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In his semi-autobiographical forth novel Sag Harbor, Colson Whitehead uses flashback, satire, and foreshadowing to weave an engaging, comedic commentary about coming-of-age in a "post-racial" society.
Benji Cooper, the main character, narrates as an adult the story of the summer of his 15-year old self. Teenaged Benji spends the summer at Sag Harbor with his family and a group of friends. Cooper tells the story in a series of flashbacks and vignettes, narrating and at the same time commenting on the behavior of his younger self. Adult Cooper uses the information and political understanding he's gained since then to make judgments and explanations about his younger self. Reflecting on how he and his friends would make racial jokes about a fair-skinned ice cream man, the adult Cooper/narrator uses political concepts such as racial insecurity, double consciousness, and tokenism to make sense of his actions. The use of flashback allows the narrator to comment on his own behavior from a broader, more well-informed perspective than that of his younger self.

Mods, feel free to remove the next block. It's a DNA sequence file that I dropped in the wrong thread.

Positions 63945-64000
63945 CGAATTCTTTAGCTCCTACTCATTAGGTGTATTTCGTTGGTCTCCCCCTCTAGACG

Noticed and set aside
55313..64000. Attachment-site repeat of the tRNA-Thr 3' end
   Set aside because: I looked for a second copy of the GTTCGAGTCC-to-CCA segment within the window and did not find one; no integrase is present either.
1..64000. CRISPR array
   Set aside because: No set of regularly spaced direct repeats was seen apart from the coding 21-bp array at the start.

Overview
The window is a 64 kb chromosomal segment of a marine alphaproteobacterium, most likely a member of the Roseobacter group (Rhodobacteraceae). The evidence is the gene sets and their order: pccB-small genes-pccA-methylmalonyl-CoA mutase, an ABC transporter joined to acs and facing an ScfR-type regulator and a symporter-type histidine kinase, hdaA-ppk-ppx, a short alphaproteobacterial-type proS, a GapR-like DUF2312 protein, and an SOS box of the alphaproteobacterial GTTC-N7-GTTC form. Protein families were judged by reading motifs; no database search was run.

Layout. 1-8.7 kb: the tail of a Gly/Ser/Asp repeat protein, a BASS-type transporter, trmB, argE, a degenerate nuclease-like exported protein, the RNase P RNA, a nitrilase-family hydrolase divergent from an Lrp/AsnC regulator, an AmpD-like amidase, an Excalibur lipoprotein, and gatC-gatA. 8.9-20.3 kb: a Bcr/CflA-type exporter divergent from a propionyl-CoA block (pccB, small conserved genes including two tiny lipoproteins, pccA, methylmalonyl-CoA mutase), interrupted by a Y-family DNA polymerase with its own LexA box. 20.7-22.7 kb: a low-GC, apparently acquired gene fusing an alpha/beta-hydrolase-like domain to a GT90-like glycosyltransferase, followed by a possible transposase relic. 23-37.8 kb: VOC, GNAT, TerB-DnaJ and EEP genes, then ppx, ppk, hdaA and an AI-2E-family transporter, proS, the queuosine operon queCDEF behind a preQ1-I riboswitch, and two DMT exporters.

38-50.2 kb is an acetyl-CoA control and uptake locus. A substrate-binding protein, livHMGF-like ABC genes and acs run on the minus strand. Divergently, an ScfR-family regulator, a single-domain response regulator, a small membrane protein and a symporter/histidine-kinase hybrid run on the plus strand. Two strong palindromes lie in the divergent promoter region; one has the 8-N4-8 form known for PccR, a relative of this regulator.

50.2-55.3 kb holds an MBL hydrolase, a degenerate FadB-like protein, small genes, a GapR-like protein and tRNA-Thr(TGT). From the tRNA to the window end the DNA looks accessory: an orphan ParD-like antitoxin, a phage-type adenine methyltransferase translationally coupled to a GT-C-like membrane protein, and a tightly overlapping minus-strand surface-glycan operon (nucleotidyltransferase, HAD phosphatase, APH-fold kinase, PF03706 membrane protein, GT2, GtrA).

Whitehead also uses foreshadowing to emphasize aspects of Benji's experience. Benji's alienation from his father, for example, is foreshadowed early; young Benji feels distinctly uncomfortable around his father and often sneaks out to avoid encounters with him. At night, Benji sometimes hears his father preparing a drink and becomes afraid, anticipating an outburst or drunken rage. Though their relationship remains stable (albeit distant) until near the end of the story, readers can clearly make out the oncoming conflict and disconnect, even from the very first pages of this modern coming-of-age classic.
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